Writer to Writer - May 2006
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Quote of the Month:
Shoot for the moon. Even if you miss, you'll land among the stars.
Please note: Language is set as "English - Australia" - words are not spelled incorrectly. (Not intentionally, anyway!)
The Complete Writer's Guide to Heroes & Heroines: Sixteen Master Archetypes
Tami Cowden, Caro LaFever, Sue Viders
Lone Eagle Publishing Company (2000, 200 pgs.)
Reviewed by Beth Morrow© All rights reserved
Whether you pen sci-fi, detective mysteries, historical romance or anything in-between, one undeniable element drives your story and compels readers to, well, read: characters. Uninteresting characters equal uninterested readers, plain and simple.
If creating dimensional, engaging characters gives you fits, or if you're just interested in finding out what makes people tick, check out The Complete Writer's Guide to Heroes & Heroines.
After a brief introduction of the history of character archetypes, the authors dive headfirst into the eight main types of hero archetypes. With each archetype is an in-depth explanation of that type of character, possibilities and reasons he may have become that type of hero (for example, the CHIEF character may appear unemotional but in reality is a much more sympathetic guy than he lets on). From that, we learn about that archetype's qualities, virtues, flaws and backgrounds, broken into two possible styles, or ways, that character might interact with others in your story based on their life experiences. Several career suggestions are also listed for each archetype, and in the margins, the authors list a variety of movie characters who also embody that archetype.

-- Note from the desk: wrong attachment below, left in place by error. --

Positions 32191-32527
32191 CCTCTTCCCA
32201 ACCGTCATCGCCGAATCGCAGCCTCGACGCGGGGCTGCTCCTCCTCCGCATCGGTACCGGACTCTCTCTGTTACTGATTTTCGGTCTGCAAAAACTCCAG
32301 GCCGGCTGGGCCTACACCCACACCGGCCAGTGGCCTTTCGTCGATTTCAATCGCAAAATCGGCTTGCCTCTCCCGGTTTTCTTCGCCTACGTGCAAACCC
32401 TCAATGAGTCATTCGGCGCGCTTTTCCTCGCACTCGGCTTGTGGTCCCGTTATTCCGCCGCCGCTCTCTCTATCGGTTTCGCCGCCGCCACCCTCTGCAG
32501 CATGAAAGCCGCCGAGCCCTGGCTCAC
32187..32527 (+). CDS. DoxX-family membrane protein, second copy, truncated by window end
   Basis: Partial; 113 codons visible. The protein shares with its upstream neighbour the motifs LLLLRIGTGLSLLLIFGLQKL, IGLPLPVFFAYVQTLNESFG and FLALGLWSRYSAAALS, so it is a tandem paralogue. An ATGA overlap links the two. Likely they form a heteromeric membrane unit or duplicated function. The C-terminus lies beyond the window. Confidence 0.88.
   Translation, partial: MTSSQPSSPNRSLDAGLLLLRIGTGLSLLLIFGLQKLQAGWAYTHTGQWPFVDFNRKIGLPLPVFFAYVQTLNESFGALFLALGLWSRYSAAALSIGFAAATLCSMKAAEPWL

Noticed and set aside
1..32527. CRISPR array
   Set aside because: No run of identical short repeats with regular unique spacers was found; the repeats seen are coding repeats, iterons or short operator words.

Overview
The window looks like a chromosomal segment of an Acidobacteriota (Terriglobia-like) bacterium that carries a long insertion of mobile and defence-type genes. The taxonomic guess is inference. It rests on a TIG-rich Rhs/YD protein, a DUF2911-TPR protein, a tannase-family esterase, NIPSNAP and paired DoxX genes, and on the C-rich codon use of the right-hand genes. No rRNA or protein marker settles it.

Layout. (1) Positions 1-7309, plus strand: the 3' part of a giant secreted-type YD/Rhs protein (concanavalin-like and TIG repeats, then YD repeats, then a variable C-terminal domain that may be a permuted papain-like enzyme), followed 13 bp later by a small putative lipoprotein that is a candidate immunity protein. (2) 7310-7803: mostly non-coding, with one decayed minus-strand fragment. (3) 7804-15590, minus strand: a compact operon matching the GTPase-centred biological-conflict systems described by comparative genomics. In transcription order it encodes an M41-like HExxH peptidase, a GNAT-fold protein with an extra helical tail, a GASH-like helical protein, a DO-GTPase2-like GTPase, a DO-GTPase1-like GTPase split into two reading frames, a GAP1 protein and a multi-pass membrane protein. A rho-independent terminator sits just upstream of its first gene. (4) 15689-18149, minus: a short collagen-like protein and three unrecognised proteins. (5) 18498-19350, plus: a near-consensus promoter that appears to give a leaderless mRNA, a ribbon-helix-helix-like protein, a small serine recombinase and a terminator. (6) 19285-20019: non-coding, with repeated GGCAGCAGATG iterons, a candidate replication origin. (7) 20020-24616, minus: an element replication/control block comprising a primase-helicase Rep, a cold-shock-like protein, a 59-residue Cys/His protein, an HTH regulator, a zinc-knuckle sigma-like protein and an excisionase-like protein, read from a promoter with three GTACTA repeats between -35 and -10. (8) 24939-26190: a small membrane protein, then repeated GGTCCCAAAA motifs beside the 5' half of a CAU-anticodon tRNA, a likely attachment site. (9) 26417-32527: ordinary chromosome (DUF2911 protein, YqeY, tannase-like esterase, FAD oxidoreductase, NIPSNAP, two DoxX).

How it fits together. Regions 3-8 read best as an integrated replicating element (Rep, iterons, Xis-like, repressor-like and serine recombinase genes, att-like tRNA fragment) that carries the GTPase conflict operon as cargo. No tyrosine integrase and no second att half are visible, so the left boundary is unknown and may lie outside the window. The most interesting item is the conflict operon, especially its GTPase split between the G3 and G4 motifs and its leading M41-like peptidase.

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Interesting Articles Found On the Net:
A Balancing Act - Putting the Romance into Suspense by Maggie Nash ~ A Workshop (in pdf format)
Go to: http://www.maggienash.com/Articles.html to download this informative article.
Gosh I can't believe it's almost been a year since the last time I contacted you. Time flies when we are having fun! :) I'm writing to you again with more good news ... I have finally gotten my website up and running. Check out http://www.pencilsproofreading.com . Woo-hoo! :)
Best wishes for your continued success.
Congratulations Ken and Laura!
**If you have any news, please send it along. (Dont be shy we wont bite!)
Public Service Announcement:
Vance Agee, writer, husband, teacher, and devout Christian, has written a wonderful book, Where Our Spirits Meet, a collection of about 150 of his original stories and poems . He has graciously offered his book as a fundraiser for Storytime Tapestry and it is available to you, at the special price of $8.00 (American); please include shipping and handling (approx 4.00). The suggested retail price is $19.95 before shipping costs.
This is your opportunity to buy for yourself, family, friends, or launch your own fundraiser for your church or other community organization. You will be helping out Storytime Tapestry, and your own special needs group as well. But the ministry does not end there; Vance has his own special cause. You'll be helping to pay for a double lung transplant (see introduction below), a project which Vance is very committed to.
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Resist the Urge to Explain By Cynthia VanRooy © All rights reserved Have you had the experience of reading a book and, while there was
nothing specific you could put your finger on, the writing came across
as clumsy and immature? Most likely that writer had violated the Resist
the Urge to Explain rule. What do I mean? Read the following examples
and note the words and phrases in parentheses: Jaw tight, Amanda set her mug down with such force coffee
splashed out on the freshly-cleaned counter. "I can’t believe your
nerve," (she said angrily). Marilyn sat at the bus stop, her shoulders sagging, and watched with
disinterest people enjoying the spring day. When was the last time it
had mattered to her that the sun was shining? (She felt so depressed.) Susan had never laughed so hard in her life. (Jerry’s remark had been
hysterically funny.) What all these phrases have in common is that they are explaining
things the reader should have been able to glean from context. The
writer should have resisted the urge to explain. When you explain
emotions to the reader, you are guilty of two sins—lazy writing and
condescension. You are saying to the reader you don’t think they are